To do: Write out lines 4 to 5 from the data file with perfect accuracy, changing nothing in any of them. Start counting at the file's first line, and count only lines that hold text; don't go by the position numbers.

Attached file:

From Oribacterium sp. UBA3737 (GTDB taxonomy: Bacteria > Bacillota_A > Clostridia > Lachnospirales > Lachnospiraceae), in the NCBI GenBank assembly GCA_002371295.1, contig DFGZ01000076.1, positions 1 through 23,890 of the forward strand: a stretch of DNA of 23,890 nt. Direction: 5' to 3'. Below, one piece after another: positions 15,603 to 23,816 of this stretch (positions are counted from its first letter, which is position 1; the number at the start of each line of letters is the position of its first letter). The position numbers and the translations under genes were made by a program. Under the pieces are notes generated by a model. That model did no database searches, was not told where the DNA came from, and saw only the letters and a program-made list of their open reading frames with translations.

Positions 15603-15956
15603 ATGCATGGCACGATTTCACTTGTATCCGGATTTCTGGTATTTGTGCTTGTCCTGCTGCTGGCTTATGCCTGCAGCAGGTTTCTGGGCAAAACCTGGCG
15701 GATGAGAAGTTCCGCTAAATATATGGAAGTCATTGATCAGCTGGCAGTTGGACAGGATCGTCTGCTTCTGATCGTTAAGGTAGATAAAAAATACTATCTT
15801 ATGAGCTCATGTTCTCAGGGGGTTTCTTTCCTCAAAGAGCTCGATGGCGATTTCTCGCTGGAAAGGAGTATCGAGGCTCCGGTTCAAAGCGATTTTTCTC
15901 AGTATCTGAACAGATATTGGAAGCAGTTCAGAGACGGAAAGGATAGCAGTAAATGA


15701 GATGAGAAGTTCCGCTAAATATATGGAAGTCATTGATCAGCTGGCAGTTGGACAGGATCGTCTGCTTCTGATCGTTAAGGTAGATAAAAAATACTATCTT
15801 ATGAGCTCATGTTCTCAGGGGGTTTCTTTCCTCAAAGAGCTCGATGGCGATTTCTCGCTGGAAAGGAGTATCGAGGCTCCGGTTCAAAGCGATTTTTCTC